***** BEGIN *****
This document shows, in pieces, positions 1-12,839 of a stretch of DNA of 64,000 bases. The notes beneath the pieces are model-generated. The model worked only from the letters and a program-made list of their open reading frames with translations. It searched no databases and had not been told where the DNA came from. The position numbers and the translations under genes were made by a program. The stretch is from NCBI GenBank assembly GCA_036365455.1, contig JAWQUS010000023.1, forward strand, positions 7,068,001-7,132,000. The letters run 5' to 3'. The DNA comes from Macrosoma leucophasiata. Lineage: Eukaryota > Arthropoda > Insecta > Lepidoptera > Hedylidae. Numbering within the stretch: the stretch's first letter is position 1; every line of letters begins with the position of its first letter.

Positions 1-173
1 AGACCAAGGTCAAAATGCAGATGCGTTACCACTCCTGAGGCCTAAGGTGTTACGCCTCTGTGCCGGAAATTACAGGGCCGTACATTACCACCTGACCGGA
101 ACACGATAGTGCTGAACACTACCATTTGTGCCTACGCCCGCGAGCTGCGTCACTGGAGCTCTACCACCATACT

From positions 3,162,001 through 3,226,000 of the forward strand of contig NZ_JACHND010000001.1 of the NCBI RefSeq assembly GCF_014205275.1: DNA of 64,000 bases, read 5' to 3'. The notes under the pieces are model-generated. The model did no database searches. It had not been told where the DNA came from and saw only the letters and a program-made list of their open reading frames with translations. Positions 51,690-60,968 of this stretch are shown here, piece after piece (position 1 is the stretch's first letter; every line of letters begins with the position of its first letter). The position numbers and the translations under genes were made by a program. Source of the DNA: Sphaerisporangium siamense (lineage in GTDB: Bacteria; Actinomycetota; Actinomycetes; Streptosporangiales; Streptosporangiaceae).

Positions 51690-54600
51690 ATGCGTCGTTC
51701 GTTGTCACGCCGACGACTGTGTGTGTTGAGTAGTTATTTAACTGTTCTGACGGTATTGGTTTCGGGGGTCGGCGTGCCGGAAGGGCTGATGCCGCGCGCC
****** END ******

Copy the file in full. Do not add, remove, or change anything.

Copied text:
This document shows, in pieces, positions 1-12,839 of a stretch of DNA of 64,000 bases. The notes beneath the pieces are model-generated. The model worked only from the letters and a program-made list of their open reading frames with translations. It searched no databases and had not been told where the DNA came from. The position numbers and the translations under genes were made by a program. The stretch is from NCBI GenBank assembly GCA_036365455.1, contig JAWQUS010000023.1, forward strand, positions 7,068,001-7,132,000. The letters run 5' to 3'. The DNA comes from Macrosoma leucophasiata. Lineage: Eukaryota > Arthropoda > Insecta > Lepidoptera > Hedylidae. Numbering within the stretch: the stretch's first letter is position 1; every line of letters begins with the position of its first letter.

Positions 1-173
1 AGACCAAGGTCAAAATGCAGATGCGTTACCACTCCTGAGGCCTAAGGTGTTACGCCTCTGTGCCGGAAATTACAGGGCCGTACATTACCACCTGACCGGA
101 ACACGATAGTGCTGAACACTACCATTTGTGCCTACGCCCGCGAGCTGCGTCACTGGAGCTCTACCACCATACT

From positions 3,162,001 through 3,226,000 of the forward strand of contig NZ_JACHND010000001.1 of the NCBI RefSeq assembly GCF_014205275.1: DNA of 64,000 bases, read 5' to 3'. The notes under the pieces are model-generated. The model did no database searches. It had not been told where the DNA came from and saw only the letters and a program-made list of their open reading frames with translations. Positions 51,690-60,968 of this stretch are shown here, piece after piece (position 1 is the stretch's first letter; every line of letters begins with the position of its first letter). The position numbers and the translations under genes were made by a program. Source of the DNA: Sphaerisporangium siamense (lineage in GTDB: Bacteria; Actinomycetota; Actinomycetes; Streptosporangiales; Streptosporangiaceae).

Positions 51690-54600
51690 ATGCGTCGTTC
51701 GTTGTCACGCCGACGACTGTGTGTGTTGAGTAGTTATTTAACTGTTCTGACGGTATTGGTTTCGGGGGTCGGCGTGCCGGAAGGGCTGATGCCGCGCGCC